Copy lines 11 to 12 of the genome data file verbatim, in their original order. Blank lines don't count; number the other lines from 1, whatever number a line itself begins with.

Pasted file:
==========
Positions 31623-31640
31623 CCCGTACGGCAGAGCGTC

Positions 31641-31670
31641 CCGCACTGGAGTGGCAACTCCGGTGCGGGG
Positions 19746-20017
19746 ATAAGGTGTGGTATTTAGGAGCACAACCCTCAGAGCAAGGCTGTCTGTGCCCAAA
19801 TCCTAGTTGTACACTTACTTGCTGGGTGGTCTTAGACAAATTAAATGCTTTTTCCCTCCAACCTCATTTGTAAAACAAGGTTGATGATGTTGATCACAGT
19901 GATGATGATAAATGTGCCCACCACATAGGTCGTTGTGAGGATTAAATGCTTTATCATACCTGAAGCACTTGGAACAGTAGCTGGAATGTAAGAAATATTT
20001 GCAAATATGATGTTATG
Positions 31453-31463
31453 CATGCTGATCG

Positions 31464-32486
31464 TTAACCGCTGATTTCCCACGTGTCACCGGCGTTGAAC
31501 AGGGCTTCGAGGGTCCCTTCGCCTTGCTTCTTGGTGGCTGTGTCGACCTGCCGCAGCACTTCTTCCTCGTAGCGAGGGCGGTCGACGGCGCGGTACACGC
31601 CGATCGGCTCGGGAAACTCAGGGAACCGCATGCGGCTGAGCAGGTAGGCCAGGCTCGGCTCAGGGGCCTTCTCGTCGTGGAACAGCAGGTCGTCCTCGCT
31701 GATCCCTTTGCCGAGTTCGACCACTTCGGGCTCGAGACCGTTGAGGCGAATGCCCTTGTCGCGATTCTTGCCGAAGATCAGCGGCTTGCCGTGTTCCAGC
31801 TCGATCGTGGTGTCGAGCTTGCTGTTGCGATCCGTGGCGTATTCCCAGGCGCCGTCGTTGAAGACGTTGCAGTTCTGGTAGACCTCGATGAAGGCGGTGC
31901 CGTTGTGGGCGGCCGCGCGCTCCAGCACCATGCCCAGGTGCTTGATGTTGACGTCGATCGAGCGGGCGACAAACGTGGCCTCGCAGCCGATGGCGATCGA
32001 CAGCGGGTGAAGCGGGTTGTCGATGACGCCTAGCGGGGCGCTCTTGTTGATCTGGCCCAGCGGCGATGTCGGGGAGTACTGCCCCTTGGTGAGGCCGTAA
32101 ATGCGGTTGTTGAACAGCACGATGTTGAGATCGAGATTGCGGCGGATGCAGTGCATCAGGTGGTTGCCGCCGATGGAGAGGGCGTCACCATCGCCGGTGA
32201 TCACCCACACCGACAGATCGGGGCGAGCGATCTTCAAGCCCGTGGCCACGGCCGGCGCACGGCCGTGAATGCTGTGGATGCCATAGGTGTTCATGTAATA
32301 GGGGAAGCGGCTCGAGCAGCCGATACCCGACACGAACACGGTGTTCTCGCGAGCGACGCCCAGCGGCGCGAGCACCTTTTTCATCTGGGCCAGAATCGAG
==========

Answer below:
31453 CATGCTGATCG

Positions 31464-32486